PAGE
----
Ron was eight years older than me and kept me from plenty. Times were not easy when we grew up. The truth is they were harder for him than I. Plenty was expected from him. That goes with the territory when your father gives you his name.

We fit in some good times and I learned a lot from Ron. I was always welcome to go through his records and magazines. They were a treasure trove of information for the young me. I swear I learned to read reading Penthouse Forum.

When I was sixteen he took me down to Montana where we went from one down and out bar to another. We were always one step away from getting into fights. It was probably the size of his arms, the jagged scar across his chin and his gregarious nature that kept us out of them.

One of those nights, at a topless bar, we stayed until closing. We found ourselves on the street at 3am with nowhere to go. Another patron with the same problem as us started in on me verbally. Of course he was older and bigger. Ron thought it was funny. The guy said he’d just been released from prison and I didn’t doubt it. I figured I’d get in the first shot and I’d make it a good one. While the guy blabbed on trying to rile me, I reached into my pocket and arranged the coins into my closed fist into a column. The guy didn’t see me but Ron did. Ron stepped in and put the run on the guy without lifting a finger. The guy was never a threat, I just didn’t see it. Ron said he wasn’t worried about me, he just didn’t want to spend the rest of the night in jail. He also said, if you are smart you don’t have to fight. That advice probably came at the right time in my life.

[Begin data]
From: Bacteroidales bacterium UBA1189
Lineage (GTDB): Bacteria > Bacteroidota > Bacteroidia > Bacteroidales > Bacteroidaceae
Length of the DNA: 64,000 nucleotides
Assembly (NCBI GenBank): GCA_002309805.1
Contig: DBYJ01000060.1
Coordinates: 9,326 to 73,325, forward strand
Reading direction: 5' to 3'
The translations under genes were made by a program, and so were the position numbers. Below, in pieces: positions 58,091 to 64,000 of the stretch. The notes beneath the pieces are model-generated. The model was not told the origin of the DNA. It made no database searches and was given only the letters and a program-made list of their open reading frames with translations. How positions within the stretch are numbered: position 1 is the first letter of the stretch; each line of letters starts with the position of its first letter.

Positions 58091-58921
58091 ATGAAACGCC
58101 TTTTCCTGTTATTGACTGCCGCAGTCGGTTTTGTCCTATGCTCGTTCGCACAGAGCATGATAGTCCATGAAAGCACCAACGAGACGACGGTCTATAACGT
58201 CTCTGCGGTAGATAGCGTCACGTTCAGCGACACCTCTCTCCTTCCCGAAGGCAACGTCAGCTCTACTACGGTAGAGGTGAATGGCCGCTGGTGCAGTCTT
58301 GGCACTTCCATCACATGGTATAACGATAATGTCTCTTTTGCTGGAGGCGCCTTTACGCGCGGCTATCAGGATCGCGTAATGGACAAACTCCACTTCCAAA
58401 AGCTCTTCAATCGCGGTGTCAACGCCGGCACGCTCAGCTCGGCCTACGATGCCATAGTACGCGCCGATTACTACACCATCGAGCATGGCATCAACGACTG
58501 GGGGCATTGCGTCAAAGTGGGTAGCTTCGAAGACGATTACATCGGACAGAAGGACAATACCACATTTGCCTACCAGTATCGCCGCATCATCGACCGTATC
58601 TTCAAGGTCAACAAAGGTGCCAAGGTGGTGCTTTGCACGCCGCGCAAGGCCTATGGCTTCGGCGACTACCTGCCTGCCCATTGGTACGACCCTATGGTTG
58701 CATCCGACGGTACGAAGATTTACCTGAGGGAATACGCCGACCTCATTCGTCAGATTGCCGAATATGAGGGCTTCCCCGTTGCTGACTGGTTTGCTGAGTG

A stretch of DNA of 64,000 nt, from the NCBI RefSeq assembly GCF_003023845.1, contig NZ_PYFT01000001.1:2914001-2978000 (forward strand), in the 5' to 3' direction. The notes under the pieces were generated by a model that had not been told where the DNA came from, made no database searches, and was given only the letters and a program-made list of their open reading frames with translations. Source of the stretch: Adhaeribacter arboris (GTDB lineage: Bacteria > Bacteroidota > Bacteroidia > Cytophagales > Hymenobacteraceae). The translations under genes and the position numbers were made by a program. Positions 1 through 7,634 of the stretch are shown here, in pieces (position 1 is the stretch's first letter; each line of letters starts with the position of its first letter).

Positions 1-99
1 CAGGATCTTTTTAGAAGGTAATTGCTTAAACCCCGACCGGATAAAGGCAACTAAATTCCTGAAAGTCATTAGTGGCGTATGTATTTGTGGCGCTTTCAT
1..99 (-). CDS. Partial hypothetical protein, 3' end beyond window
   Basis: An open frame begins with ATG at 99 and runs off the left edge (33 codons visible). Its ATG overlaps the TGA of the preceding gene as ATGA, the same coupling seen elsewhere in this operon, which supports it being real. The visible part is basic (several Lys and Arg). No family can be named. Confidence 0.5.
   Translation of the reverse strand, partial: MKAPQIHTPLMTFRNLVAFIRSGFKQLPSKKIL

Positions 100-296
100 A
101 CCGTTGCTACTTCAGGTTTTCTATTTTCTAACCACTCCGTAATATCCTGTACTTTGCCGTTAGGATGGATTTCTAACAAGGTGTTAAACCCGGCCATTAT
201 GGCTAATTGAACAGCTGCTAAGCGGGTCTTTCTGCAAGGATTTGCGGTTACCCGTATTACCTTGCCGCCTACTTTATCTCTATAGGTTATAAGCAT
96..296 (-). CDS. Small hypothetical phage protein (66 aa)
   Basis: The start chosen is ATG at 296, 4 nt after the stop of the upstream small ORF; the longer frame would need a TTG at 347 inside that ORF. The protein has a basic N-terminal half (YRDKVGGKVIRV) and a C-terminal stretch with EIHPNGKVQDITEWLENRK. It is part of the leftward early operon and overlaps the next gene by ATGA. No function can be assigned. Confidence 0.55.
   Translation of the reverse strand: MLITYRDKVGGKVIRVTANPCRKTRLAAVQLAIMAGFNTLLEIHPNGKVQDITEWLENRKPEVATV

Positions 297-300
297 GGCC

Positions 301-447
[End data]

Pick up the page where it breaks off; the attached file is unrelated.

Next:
When you are born in 1956 you could go on to be a modern man or you could live a life similar to your Father and Grandfather. Men who’s only way was to push feelings down. I think Ron did this and like his father and grandfather it caught up with him. Some people inherit feelings. I believe Ron inherited his Grandfather and Father’s horror of war and their mental anguish. 

About ten years ago Ron with the help of his wife Leslie, who has always been by his side, quit drinking. I never asked, but I suspect he had to lay some of those inherited demons to rest. His Grandfather and Father would have been proud.

When Ron was diagnosed with cancer he faced it with determination, grace and never felt sorry for himself. He always said, he should have been dead long ago from liver or lung cancer, the rare form of blood cancer he caught seemed like a joke to him.

The past two weeks since Ron has passed many people have expressed their condolences to me. Some have said how unfair his death has been, because he was able to put away the alcohol, perhaps a longer life should have been promised. I don’t think Ron felt his cancer was unfair. I don’t think he thought fairness had anything to do with it. He told me, it is hard to feel sorry for yourself when he saw people much younger, in the clinics and hospitals, facing their own battles with cancer.